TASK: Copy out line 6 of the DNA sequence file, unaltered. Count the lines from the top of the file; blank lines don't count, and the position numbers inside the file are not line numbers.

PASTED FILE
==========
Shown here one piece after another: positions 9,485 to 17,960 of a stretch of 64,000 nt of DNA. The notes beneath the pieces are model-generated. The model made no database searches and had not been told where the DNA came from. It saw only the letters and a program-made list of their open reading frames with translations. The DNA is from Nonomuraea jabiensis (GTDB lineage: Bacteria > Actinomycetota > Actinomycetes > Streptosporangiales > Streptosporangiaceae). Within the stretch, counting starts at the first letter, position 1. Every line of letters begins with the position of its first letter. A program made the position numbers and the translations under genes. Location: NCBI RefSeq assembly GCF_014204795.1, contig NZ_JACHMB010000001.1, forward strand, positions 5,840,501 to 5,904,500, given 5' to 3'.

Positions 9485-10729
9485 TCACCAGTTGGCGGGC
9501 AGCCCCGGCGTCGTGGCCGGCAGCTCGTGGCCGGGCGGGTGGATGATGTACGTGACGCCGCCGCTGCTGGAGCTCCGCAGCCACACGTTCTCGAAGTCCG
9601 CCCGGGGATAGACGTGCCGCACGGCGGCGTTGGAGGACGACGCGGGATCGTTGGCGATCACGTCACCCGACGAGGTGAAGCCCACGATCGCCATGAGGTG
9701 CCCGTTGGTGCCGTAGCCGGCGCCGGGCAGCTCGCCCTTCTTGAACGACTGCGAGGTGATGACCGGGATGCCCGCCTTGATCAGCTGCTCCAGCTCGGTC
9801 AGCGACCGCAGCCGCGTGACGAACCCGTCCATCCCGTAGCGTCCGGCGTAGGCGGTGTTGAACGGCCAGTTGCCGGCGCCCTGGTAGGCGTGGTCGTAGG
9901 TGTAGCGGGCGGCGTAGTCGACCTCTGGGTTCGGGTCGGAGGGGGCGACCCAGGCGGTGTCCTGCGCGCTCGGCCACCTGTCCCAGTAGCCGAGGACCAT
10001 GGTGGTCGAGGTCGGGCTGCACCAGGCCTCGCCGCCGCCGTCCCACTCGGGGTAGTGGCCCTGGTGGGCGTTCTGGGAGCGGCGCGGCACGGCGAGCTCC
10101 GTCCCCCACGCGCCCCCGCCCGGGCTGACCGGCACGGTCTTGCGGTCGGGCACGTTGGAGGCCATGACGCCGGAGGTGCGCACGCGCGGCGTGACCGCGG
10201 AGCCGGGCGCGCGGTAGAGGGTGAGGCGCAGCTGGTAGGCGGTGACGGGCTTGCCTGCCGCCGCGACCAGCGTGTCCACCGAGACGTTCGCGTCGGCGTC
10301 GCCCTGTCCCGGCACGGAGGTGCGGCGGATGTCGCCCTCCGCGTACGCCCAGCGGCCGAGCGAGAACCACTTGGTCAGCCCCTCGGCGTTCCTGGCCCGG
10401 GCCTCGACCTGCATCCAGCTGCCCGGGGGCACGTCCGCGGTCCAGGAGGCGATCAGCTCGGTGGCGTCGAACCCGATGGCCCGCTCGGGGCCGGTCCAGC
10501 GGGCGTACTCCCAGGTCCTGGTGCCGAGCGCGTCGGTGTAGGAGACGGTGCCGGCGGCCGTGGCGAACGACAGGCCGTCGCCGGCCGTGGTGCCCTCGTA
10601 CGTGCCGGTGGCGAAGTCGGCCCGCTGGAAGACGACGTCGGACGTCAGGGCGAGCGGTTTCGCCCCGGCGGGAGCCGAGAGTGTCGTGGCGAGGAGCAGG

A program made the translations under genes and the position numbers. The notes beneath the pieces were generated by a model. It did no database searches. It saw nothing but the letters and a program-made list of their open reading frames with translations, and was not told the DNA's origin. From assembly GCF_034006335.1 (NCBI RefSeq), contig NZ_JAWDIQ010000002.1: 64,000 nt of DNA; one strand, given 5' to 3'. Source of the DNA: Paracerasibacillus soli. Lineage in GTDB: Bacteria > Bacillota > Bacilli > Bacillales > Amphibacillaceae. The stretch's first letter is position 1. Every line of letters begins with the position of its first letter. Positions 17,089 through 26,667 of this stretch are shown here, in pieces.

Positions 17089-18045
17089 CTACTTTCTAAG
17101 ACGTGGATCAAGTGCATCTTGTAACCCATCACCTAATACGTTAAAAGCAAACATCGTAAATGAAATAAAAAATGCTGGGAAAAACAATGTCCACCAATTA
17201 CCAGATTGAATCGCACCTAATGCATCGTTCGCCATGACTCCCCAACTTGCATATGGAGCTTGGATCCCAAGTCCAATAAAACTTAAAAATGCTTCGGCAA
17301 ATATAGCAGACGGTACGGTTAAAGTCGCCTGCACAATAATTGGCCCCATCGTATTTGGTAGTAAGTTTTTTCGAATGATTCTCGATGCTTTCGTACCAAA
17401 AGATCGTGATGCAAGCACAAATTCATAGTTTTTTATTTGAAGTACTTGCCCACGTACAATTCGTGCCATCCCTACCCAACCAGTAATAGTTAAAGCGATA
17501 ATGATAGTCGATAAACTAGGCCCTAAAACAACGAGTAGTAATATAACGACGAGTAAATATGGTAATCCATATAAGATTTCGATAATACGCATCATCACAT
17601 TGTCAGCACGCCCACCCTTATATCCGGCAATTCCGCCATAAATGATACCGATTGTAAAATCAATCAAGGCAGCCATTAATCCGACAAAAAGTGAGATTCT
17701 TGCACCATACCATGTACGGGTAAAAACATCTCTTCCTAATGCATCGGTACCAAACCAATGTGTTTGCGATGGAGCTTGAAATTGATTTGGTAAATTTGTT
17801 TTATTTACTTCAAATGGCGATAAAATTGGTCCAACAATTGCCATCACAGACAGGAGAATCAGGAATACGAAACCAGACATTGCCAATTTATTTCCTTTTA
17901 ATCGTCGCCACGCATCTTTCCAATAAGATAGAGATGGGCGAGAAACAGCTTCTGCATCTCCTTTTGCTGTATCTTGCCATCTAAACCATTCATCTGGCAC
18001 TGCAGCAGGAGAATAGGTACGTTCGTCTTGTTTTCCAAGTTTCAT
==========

9701 CCCGTTGGTGCCGTAGCCGGCGCCGGGCAGCTCGCCCTTCTTGAACGACTGCGAGGTGATGACCGGGATGCCCGCCTTGATCAGCTGCTCCAGCTCGGTC